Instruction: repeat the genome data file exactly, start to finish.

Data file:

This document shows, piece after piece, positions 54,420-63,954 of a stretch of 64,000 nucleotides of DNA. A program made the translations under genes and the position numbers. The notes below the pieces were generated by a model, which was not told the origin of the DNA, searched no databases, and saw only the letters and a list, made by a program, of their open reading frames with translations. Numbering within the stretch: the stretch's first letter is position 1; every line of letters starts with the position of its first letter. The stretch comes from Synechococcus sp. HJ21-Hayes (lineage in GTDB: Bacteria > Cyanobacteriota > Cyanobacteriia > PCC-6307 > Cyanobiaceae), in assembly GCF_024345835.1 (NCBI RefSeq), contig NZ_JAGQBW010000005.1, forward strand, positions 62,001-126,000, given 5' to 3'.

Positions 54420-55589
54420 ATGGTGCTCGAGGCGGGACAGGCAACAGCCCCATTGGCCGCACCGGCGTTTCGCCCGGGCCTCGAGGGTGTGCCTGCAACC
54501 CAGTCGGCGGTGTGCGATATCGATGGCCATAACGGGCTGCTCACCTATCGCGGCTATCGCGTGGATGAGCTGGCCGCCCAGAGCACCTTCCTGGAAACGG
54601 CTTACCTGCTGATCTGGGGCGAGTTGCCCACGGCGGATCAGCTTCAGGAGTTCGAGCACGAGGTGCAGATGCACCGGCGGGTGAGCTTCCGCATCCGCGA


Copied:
This document shows, piece after piece, positions 54,420-63,954 of a stretch of 64,000 nucleotides of DNA. A program made the translations under genes and the position numbers. The notes below the pieces were generated by a model, which was not told the origin of the DNA, searched no databases, and saw only the letters and a list, made by a program, of their open reading frames with translations. Numbering within the stretch: the stretch's first letter is position 1; every line of letters starts with the position of its first letter. The stretch comes from Synechococcus sp. HJ21-Hayes (lineage in GTDB: Bacteria > Cyanobacteriota > Cyanobacteriia > PCC-6307 > Cyanobiaceae), in assembly GCF_024345835.1 (NCBI RefSeq), contig NZ_JAGQBW010000005.1, forward strand, positions 62,001-126,000, given 5' to 3'.

Positions 54420-55589
54420 ATGGTGCTCGAGGCGGGACAGGCAACAGCCCCATTGGCCGCACCGGCGTTTCGCCCGGGCCTCGAGGGTGTGCCTGCAACC
54501 CAGTCGGCGGTGTGCGATATCGATGGCCATAACGGGCTGCTCACCTATCGCGGCTATCGCGTGGATGAGCTGGCCGCCCAGAGCACCTTCCTGGAAACGG
54601 CTTACCTGCTGATCTGGGGCGAGTTGCCCACGGCGGATCAGCTTCAGGAGTTCGAGCACGAGGTGCAGATGCACCGGCGGGTGAGCTTCCGCATCCGCGA